Caroline Lucas joined Greenpeace activists at sea on Tuesday in a protest against destructive industrial fishing in protected areas off Brighton.
Greenpeace dropped large boulders in the Offshore Brighton Marine Conservation Zone to stop the harmful practice of bottom trawling, which it says happens for thousands of hours every year there despite its protected status.
This week, the Brighton Pavilion MP joined Greenpeace activists from Operation Ocean Witness as they discovered Larche, a French flagged industrial fly shooter fishing vessel, damaging the seabed of the Bassurelle Sandbank marine protected area (MPA).
They displayed a banner reading “This is a marine protected area”, before asking the vessel to stop fishing and leave the area. The fly shooter immediately hauled its gear and left.
The Offshore Brighton marine protected area was the 4th most heavily bottom trawled UK protected area in 2019, with 6904 hours fishing that year.
Ms Lucas said: “This area off Brighton is supposed to be a marine protected area. Yet it’s clear that the government is turning a blind eye to hugely destructive industrial fishing which continues to take place there.
“When I’ve raised it with ministers, they’ve failed to show any urgency in banning it. But if the government can’t ensure the protection of areas like this, it makes pledges to safeguard 30 percent of land for nature completely meaningless.
“Protected status has to be backed up with measures to keep land and marine areas safe for biodiversity and the recovery of nature.”
Fiona Nicholls, an oceans campaigner at Greenpeace UK, said: “It’s heartening when members of Parliament like Caroline Lucas put their time and effort into joining us at sea to bear witness to the destructive industrial fishing that is ripping up supposedly protected patches of seabed with alarming regularity.
“MPs from across the political spectrum are concerned about this issue – 85 of whom joined us in signing an open letter to the environment secretary last year, calling for such fishing practices to be completely banned from all of the UK’s Marine Protected Areas.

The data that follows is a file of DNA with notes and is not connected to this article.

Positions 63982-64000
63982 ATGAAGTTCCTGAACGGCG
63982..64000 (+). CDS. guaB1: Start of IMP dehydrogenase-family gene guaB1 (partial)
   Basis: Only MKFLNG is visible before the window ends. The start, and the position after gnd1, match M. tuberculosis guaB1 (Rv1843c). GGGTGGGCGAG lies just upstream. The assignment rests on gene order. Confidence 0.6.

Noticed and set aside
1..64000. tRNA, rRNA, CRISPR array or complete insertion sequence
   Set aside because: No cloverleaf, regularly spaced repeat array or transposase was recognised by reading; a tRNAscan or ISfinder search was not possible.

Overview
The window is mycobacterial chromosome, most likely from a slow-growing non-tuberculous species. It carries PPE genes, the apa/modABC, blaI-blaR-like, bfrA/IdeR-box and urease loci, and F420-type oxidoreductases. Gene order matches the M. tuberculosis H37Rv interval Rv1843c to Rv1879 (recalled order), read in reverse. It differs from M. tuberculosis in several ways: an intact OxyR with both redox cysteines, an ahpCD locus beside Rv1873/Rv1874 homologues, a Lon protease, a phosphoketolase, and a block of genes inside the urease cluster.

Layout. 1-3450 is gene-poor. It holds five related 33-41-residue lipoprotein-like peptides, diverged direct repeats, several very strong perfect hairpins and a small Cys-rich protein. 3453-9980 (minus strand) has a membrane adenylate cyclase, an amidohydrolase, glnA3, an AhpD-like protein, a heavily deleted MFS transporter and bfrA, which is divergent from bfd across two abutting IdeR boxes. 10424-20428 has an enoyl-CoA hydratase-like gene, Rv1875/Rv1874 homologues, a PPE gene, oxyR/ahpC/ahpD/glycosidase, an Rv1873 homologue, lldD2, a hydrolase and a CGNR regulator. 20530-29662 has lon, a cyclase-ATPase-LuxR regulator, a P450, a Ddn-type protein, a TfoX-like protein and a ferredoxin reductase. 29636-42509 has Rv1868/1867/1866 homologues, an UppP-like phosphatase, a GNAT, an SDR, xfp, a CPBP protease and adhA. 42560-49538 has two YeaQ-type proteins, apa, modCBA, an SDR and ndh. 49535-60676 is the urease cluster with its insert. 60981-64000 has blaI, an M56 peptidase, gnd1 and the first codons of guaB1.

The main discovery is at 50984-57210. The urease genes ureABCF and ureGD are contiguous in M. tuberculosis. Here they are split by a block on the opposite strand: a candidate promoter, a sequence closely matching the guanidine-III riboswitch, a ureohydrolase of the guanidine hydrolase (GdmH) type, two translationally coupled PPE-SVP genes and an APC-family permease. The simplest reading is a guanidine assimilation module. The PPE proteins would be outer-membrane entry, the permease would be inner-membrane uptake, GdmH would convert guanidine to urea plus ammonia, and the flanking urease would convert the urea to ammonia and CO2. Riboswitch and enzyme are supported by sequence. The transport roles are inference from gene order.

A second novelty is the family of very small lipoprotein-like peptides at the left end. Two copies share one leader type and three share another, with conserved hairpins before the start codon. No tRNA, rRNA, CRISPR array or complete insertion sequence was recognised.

“There’s no point saying an area of seabed is protected, while still allowing bottom trawlers to plough that seabed for thousands of hours each year.
“Our government needs to deliver on its Brexit promise to level up ocean protection and ban destructive industrial fishing from all of the UK’s protected areas.
“This should include bottom trawlers, supertrawlers and fly shooters, and would make the UK a genuine leader in marine protection. It would revive our struggling coastal communities and save our oceans, so what is this government waiting for?”
Greenpeace’s Operation Ocean Witness has spent the last three months patrolling the MPAs off the Sussex coast, documenting, exposing and confronting the destructive fishing practices taking place at sea.
This includes numerous instances of AIS dark bottom trawling, which is illegal. Greenpeace have already stopped three bottom trawlers, and now one fly shooter, from causing further harm to Sussex’s protected areas.
Bottom trawlers spent 68,000 hours fishing in UK protected waters in 2020 and nearly all the protected areas were affected. This is legal because the UK government has failed to implement restrictions on industrial fishing methods like bottom trawling in the UK’s MPA network.
The UK government has consulted on bottom trawling restrictions in four offshore English protected areas following Greenpeace boulder deployments in September 2020 and February 2021, and has hinted at further restrictions on bottom trawling across England’s 40 offshore MPAs, though details are yet to be made public and the proposed timeline is three years.
Greenpeace is calling on the UK government to get ocean protection done by banning bottom trawlers, fly shooters and supertrawlers from all UK marine protected areas as a matter of urgency.
This would ensure we have healthy seas for future generations, and revive the UK’s struggling coastal communities.
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